Over 7 years ago, Muniba Mazari, a Pakistani woman, became a wheelchair user when she suffered a spinal cord injury from a car accident. Since then, Muniba has worked hard to achieve much with her life, and two of her major milestones include becoming a mother and an artist.
Being a mother has taught Muniba about the things she can accomplish. She defied others who said that she could not be a mother. Muniba adopted her son when he was 2 days old; he is now 4 years old, and has grown up to be understanding and insightful. In particular, her son has gifted her with many life lessons. He has encouraged her to persevere during times when she felt like losing hope. One of Muniba’s most memorable lessons from her son was to look for alternative possibilities. When he wanted to kick the football around with her, Muniba told him that she could not do so because her legs were not working.
Rather than giving up this opportunity to play with his mother, he replied, “It’s okay. Be strong. Let’s play catch the ball [instead] because your arms are working.”
Likewise, art has provided Muniba a platform for her to embrace the ups and downs of her life and to express herself authentically. In the past, Muniba found herself putting up a façade when people discouraged her or undermined her abilities as a wheelchair user. Yet, when she paints, she finds that she does not have to pretend anymore. For stories that Muniba is unable to discuss verbally, she uses art to tell them. Her art is emotive and personal – it is a reflection of her and allows her to truly be herself.
“Art is something where you don’t have to be pretentious. You just paint your heart out. You feel something and you paint.”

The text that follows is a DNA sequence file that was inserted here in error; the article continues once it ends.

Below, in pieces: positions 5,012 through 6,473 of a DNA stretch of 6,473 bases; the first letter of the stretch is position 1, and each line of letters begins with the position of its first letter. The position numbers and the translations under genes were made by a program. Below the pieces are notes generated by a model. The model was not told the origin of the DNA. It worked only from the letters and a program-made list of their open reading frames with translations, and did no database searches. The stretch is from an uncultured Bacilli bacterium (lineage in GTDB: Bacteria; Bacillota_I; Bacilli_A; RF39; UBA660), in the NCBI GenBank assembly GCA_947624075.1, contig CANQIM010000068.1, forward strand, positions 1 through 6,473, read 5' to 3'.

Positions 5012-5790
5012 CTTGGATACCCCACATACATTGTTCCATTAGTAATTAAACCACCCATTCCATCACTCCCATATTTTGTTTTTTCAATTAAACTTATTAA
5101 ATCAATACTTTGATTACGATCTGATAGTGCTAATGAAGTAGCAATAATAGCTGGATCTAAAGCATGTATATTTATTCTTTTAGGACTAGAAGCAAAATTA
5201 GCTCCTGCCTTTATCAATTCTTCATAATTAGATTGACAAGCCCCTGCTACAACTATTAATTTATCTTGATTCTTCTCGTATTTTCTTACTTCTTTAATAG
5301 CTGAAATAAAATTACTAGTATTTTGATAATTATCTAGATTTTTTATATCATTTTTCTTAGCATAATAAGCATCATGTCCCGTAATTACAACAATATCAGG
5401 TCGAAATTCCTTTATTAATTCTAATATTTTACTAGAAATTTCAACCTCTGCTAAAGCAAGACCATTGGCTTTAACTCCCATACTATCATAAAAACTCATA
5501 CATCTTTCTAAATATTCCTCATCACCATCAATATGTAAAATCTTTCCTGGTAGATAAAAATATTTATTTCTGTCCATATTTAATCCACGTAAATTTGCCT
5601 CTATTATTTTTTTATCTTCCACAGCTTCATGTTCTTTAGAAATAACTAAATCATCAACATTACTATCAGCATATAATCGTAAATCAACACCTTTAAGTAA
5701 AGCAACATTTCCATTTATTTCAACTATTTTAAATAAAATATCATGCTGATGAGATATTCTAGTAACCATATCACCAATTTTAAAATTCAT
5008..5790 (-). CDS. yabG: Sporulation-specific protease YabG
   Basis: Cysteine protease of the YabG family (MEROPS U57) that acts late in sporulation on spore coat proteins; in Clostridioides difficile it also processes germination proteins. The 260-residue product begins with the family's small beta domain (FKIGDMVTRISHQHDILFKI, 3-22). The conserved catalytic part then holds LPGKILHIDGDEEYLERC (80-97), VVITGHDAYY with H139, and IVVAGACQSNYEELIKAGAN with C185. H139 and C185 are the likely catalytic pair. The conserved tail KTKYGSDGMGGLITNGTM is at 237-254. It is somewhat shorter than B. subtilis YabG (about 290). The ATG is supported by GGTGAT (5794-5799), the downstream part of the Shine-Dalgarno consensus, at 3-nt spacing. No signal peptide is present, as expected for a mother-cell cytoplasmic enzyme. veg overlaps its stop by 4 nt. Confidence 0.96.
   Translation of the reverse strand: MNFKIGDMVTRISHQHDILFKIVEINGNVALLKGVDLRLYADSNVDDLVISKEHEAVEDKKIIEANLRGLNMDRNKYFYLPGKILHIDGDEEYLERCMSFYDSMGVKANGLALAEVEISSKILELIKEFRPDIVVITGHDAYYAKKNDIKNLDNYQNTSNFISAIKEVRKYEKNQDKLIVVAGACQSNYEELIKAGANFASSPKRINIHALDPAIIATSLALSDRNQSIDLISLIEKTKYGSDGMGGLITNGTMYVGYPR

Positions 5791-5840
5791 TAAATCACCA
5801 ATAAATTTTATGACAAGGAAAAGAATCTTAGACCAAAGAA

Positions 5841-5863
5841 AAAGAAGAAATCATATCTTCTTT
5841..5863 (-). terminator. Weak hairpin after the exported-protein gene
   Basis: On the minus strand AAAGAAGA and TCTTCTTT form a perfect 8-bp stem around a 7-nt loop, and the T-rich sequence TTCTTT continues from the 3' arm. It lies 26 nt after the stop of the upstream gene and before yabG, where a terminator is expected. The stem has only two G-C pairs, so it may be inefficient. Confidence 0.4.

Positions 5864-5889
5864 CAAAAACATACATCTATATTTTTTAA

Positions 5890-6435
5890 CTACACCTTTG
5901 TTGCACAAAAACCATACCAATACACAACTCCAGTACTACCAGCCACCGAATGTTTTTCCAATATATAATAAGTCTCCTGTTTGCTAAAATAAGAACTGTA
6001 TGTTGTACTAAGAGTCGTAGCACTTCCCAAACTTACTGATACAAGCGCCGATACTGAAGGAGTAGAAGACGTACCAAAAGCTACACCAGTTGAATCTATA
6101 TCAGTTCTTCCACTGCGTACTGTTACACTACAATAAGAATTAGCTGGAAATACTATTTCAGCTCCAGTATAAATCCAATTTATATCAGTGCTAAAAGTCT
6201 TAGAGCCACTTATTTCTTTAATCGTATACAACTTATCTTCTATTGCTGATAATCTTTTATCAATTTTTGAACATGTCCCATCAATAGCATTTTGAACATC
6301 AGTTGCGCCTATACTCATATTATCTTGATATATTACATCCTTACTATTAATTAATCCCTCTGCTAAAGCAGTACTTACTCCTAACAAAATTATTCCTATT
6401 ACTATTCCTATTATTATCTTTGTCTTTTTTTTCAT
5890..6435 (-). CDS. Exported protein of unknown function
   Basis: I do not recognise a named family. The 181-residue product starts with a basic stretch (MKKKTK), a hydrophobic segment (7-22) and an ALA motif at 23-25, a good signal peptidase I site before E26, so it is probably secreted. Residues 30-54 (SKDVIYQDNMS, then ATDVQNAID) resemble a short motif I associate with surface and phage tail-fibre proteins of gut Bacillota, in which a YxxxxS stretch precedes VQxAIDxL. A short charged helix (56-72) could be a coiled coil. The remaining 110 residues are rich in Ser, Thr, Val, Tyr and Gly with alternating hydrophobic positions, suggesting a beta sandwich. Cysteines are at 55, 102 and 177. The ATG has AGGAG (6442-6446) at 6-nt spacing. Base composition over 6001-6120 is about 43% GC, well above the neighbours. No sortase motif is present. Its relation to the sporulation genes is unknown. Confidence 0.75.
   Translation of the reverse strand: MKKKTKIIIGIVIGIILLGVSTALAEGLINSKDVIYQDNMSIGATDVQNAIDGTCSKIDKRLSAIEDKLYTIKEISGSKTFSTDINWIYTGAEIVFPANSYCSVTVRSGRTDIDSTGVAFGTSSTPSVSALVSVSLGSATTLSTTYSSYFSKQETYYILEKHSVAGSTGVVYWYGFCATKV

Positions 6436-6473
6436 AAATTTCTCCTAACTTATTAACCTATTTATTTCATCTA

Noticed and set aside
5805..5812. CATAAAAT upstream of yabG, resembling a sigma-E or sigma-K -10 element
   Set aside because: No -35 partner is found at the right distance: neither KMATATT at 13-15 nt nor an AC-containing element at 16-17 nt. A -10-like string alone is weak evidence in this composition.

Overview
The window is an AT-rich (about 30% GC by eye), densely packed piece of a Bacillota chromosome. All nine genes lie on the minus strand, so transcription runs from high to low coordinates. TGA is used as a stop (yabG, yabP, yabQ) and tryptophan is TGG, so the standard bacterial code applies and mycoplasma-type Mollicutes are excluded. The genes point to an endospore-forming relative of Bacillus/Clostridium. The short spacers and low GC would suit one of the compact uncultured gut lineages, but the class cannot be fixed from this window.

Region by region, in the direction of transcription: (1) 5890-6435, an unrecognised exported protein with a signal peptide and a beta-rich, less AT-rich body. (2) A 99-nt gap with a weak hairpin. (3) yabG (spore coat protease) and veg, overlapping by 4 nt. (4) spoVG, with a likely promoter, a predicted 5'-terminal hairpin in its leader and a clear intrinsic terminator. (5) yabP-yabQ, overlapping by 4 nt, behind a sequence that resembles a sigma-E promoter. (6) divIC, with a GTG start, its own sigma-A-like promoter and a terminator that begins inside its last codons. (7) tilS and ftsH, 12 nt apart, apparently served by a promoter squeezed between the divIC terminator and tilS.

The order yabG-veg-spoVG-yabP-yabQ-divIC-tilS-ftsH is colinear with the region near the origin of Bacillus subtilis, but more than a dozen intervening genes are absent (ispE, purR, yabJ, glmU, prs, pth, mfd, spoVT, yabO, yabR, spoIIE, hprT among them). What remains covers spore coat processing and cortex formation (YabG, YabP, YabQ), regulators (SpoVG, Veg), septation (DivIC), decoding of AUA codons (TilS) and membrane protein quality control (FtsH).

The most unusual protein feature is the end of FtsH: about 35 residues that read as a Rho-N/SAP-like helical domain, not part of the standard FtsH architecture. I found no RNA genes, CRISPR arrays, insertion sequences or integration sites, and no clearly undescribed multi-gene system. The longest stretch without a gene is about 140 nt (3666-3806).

Before her accident, Muniba recalls that she was “just an ordinary person doing nothing,” and had no aim in life. Now, she has gained a newfound determination to prove herself, and also to prove to society that people with disabilities are capable of so much more. “You cannot judge a person on a wheelchair. We are strong. We may be broken physically but we are strong emotionally,” she asserts.
With her voice empowered through being a mother and through art, Muniba hopes that more people with disabilities in Pakistan can find their own empowerment. “Disability is a taboo in Pakistan,” she explains. People with disabilities, especially children, are shielded from the public eye from fear of society being unsympathetic towards them.
“We really need to go out and we need to talk to people about this. Go out more on a wheelchair and they will not treat you as an invalid.”
Stepping out and bringing her voice into the public, Muniba hopes to motivate many others like her to take the same step out in pushing for a change in Pakistani culture and attitudes.
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